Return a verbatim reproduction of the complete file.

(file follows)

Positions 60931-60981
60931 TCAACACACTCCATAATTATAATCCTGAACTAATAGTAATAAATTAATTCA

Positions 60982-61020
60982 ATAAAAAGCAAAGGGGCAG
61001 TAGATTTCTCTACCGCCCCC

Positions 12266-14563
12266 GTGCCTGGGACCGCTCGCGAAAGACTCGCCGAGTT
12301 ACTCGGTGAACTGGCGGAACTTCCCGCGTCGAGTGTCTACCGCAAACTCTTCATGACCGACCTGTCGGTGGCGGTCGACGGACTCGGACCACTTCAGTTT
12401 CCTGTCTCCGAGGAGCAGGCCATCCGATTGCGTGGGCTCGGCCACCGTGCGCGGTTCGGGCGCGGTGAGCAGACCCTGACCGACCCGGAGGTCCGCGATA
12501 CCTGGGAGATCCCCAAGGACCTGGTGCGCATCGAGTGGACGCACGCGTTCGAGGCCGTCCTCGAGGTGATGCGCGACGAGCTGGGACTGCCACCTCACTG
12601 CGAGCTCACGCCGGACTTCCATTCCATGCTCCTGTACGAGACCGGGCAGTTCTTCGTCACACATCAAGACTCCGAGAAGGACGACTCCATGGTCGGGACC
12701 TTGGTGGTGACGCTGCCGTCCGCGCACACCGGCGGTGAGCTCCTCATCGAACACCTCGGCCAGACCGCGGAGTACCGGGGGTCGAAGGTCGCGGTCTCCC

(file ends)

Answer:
Positions 60931-60981
60931 TCAACACACTCCATAATTATAATCCTGAACTAATAGTAATAAATTAATTCA

Positions 60982-61020
60982 ATAAAAAGCAAAGGGGCAG
61001 TAGATTTCTCTACCGCCCCC

Positions 12266-14563
12266 GTGCCTGGGACCGCTCGCGAAAGACTCGCCGAGTT
12301 ACTCGGTGAACTGGCGGAACTTCCCGCGTCGAGTGTCTACCGCAAACTCTTCATGACCGACCTGTCGGTGGCGGTCGACGGACTCGGACCACTTCAGTTT
12401 CCTGTCTCCGAGGAGCAGGCCATCCGATTGCGTGGGCTCGGCCACCGTGCGCGGTTCGGGCGCGGTGAGCAGACCCTGACCGACCCGGAGGTCCGCGATA
12501 CCTGGGAGATCCCCAAGGACCTGGTGCGCATCGAGTGGACGCACGCGTTCGAGGCCGTCCTCGAGGTGATGCGCGACGAGCTGGGACTGCCACCTCACTG
12601 CGAGCTCACGCCGGACTTCCATTCCATGCTCCTGTACGAGACCGGGCAGTTCTTCGTCACACATCAAGACTCCGAGAAGGACGACTCCATGGTCGGGACC
12701 TTGGTGGTGACGCTGCCGTCCGCGCACACCGGCGGTGAGCTCCTCATCGAACACCTCGGCCAGACCGCGGAGTACCGGGGGTCGAAGGTCGCGGTCTCCC